Jeffrey Johnson is a legal writer with a focus on personal injury. He has worked on personal injury and sovereign immunity litigation in addition to experience in family, estate, and criminal law. He earned a J.D. from the University of Baltimore and has worked in legal offices and non-profits in Maryland, Texas, and North Carolina. He has also earned an MFA in screenwriting from Chapman Univer...

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Laura Walker graduated college with a BS in Criminal Justice with a minor in Political Science. She married her husband and began working in the family insurance business in 2005. She became a licensed agent and wrote P&C business focusing on personal lines insurance. Laura serviced existing business and wrote new business. She now uses her insurance background to help educate drivers about...

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Reviewed by Laura Walker
Licensed Agent for 10 Years

UPDATED: Sep 3, 2019

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The 2011 GMC Yukon XL is one of the more affordable priced members of GMC’s Yukon lineup.

Starting at $42,415, it costs roughly $2,500 more than the basic Yukon and over $10,000 less than the entry-level Yukon Denali. There’s also a Yukon XL Denali, priced at $56,315, as well as hybrid versions of both the Yukon and the Yukon Denali.

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Some reviewers do not rank the GMC Yukon XL as high as General Motors’ other two gas-powered entrants in this class, the Chevrolet Tahoe and the Chevrolet Suburban.

The auto press appreciates the Yukon XL’s well-appointed interior and capable performance, but it’s priced a bit higher than the Chevrolet Tahoe, which starts at $37,980 however the Yukon was named the “Best Full Size SUV for the Money” by U.S. News for 2011.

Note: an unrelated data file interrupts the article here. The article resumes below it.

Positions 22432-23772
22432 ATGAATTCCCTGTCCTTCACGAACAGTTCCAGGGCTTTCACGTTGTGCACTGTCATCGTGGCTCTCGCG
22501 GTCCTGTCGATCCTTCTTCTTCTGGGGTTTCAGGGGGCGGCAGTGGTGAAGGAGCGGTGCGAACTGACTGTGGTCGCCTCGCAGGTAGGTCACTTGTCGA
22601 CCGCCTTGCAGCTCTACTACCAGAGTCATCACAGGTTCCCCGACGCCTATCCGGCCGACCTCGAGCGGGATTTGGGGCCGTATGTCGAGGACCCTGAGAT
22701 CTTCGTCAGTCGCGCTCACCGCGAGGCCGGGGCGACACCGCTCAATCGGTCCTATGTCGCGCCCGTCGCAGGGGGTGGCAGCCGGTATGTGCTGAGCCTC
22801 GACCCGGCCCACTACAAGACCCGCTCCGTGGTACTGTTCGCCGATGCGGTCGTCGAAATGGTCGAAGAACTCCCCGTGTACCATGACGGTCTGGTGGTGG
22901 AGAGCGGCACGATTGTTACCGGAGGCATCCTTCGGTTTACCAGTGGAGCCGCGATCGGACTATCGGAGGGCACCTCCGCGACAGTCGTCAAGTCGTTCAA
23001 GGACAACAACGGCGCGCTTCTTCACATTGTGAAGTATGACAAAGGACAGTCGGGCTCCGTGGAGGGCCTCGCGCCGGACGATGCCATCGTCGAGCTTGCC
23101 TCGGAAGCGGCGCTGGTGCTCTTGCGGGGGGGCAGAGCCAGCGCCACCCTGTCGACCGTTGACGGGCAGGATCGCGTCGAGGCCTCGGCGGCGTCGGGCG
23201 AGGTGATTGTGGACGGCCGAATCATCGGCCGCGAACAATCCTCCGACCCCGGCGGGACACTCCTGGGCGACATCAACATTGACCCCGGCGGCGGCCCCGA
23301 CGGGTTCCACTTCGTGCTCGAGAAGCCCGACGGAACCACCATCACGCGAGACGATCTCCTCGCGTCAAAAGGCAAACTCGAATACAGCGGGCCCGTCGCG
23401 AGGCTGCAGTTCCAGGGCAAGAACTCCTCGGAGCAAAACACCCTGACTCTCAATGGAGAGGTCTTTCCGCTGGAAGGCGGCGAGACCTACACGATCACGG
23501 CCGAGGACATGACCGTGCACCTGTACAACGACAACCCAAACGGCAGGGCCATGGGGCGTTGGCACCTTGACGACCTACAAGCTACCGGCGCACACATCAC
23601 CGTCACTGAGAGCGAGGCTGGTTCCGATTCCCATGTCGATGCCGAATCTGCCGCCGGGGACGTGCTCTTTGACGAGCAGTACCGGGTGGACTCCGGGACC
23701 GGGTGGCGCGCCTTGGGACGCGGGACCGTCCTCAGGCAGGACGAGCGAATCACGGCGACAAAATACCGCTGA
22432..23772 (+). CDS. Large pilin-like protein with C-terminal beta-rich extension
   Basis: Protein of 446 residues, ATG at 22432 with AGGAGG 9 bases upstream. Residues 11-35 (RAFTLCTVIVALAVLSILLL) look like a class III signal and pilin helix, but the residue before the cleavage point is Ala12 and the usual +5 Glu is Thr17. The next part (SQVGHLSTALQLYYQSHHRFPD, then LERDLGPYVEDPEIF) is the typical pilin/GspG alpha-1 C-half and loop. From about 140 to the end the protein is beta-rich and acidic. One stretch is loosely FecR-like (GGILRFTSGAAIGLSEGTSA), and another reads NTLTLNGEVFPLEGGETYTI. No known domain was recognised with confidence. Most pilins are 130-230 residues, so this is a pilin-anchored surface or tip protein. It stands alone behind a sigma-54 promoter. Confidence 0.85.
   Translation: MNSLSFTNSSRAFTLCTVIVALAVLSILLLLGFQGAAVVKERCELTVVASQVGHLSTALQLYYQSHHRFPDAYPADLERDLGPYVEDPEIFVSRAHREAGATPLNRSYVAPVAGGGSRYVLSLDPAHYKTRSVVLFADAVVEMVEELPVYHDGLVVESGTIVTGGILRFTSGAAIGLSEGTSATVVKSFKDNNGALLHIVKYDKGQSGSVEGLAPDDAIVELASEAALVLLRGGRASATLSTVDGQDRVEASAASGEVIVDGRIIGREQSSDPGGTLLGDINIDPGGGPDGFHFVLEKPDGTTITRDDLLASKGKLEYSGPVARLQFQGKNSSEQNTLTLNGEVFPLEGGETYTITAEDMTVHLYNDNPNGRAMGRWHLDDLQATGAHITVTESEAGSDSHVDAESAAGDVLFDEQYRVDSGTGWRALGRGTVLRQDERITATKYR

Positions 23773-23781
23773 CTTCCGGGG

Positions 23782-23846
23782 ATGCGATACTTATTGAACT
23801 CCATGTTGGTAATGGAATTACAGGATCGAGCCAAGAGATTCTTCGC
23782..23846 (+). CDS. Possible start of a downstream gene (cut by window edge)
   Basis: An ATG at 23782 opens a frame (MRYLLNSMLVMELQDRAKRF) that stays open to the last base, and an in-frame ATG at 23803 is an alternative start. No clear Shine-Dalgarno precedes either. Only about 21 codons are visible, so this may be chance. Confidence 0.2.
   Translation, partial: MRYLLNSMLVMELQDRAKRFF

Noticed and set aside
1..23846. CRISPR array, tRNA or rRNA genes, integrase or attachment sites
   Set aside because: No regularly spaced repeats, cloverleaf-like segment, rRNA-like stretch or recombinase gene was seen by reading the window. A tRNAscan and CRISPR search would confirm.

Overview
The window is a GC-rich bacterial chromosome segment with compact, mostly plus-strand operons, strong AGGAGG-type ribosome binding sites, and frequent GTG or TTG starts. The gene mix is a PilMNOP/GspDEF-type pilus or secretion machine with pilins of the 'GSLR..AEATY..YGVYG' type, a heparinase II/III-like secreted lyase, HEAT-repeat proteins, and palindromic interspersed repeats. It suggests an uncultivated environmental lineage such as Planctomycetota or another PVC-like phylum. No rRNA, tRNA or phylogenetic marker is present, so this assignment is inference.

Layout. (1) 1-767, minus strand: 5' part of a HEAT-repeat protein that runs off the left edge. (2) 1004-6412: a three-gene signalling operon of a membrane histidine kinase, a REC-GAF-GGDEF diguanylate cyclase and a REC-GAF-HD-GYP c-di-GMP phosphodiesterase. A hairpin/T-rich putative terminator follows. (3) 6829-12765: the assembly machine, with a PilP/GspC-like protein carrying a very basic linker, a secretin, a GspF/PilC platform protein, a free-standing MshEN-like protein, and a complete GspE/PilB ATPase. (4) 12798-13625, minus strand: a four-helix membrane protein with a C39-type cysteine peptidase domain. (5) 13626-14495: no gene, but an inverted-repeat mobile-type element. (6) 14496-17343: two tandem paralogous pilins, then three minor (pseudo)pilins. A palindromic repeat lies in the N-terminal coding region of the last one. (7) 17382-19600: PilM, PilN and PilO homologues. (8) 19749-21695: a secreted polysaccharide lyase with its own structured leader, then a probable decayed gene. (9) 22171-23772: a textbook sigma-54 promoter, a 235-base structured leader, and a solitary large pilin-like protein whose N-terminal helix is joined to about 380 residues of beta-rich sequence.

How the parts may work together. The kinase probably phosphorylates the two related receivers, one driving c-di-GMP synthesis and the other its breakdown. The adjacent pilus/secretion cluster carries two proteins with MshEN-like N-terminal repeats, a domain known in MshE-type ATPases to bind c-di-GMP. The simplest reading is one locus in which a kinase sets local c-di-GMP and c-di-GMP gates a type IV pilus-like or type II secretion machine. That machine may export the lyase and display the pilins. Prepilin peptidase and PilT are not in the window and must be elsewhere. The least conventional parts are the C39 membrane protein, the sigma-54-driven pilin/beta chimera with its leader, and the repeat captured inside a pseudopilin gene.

How much is auto insurance for a GMC Yukon XL?

The National Automobile Dealers Association (NADA) expects average annual auto insurance rates of $1,101 for the GMC Yukon XL SLE 1500. That will total $5,507 over five years, and your bill will be about $92 if you pay monthly.

There’s not a lot of variation in typical auto insurance rates among large SUVs. For instance, Ford Expedition drivers are projected to pay a lower premium than Yukon XL drivers, at $5,152 over five years.

However, Chevrolet Tahoe drivers will pay somewhat more, with an expected auto insurance bill of $5,726 over five years. If you drive either a Toyota Sequoia or a Chevrolet Suburban, your projected 5-year bill is about $5,900.

Another factor that affects your auto insurance rate is how long you’ve been driving. If you’ve been a safe driver for over six years, you’ll get a break on your rates.

However, if you’ve only been driving for three to six years, you can expect a 5-year car insurance rate that’s nearly two times higher than the one reported above for the XL.

Drivers with records shorter than three years long are in for even more severe sticker shock, with a projected 5-year auto insurance expense of $15,567.

Repairs for the GMC Yukon XL

Once your warranty expires during approximately the third year that you own your Yukon XL, expect to pay about $442 for auto repairs.